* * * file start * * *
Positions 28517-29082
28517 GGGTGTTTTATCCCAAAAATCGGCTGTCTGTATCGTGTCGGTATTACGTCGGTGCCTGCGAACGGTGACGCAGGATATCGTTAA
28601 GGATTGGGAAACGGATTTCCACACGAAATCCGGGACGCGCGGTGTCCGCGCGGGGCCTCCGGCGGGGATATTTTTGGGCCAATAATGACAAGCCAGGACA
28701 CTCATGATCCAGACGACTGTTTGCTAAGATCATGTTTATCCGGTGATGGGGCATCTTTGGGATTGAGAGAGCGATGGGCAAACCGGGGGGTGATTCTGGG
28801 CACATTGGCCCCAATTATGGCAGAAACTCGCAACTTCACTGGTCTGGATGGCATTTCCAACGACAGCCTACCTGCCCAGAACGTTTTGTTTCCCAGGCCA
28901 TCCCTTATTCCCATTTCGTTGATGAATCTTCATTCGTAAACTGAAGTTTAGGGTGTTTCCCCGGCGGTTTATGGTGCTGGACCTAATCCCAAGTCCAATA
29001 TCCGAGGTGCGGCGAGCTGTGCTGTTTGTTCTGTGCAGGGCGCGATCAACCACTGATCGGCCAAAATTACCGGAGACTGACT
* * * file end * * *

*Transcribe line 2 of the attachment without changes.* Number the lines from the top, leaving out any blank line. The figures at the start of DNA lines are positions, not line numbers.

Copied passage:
28517 GGGTGTTTTATCCCAAAAATCGGCTGTCTGTATCGTGTCGGTATTACGTCGGTGCCTGCGAACGGTGACGCAGGATATCGTTAA